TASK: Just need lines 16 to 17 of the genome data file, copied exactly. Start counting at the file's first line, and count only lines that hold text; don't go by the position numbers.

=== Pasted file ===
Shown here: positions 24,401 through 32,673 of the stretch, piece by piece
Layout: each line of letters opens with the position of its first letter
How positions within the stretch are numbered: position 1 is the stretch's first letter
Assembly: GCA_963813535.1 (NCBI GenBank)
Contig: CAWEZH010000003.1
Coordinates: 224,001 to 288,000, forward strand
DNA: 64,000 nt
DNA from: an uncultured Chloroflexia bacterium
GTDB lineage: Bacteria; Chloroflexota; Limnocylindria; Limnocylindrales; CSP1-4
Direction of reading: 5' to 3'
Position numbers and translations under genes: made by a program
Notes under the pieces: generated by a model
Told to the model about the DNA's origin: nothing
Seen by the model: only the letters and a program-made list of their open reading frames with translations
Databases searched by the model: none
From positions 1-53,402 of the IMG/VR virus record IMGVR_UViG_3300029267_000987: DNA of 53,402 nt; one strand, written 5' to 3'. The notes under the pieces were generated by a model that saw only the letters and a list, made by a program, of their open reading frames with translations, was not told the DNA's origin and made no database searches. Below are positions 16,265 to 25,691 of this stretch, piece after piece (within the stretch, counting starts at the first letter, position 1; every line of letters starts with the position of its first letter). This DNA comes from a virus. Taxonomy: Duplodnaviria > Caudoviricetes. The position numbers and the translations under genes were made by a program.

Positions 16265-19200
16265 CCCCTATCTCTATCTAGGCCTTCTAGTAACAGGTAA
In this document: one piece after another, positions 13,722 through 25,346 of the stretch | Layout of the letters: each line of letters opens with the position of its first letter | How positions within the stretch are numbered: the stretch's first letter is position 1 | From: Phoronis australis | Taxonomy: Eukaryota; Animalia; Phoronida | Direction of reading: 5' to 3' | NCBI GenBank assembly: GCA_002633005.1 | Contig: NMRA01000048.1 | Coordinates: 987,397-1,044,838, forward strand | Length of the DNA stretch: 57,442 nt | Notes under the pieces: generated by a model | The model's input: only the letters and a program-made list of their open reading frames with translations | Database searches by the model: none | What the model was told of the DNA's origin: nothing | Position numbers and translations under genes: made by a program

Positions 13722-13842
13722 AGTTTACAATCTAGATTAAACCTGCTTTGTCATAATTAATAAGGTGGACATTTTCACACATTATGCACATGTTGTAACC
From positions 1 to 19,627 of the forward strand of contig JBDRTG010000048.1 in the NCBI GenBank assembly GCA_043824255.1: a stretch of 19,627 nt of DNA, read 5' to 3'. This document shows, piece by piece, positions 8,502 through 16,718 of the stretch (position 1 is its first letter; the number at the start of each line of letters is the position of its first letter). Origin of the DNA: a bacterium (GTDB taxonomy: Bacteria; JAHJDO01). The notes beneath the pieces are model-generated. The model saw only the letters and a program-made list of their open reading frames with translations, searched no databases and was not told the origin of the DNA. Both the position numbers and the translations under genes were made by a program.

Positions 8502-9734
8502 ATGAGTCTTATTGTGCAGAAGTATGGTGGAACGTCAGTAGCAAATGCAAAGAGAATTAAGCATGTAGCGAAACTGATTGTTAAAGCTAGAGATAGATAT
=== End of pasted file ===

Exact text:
From positions 1-53,402 of the IMG/VR virus record IMGVR_UViG_3300029267_000987: DNA of 53,402 nt; one strand, written 5' to 3'. The notes under the pieces were generated by a model that saw only the letters and a list, made by a program, of their open reading frames with translations, was not told the DNA's origin and made no database searches. Below are positions 16,265 to 25,691 of this stretch, piece after piece (within the stretch, counting starts at the first letter, position 1; every line of letters starts with the position of its first letter). This DNA comes from a virus. Taxonomy: Duplodnaviria > Caudoviricetes. The position numbers and the translations under genes were made by a program.

Positions 16265-19200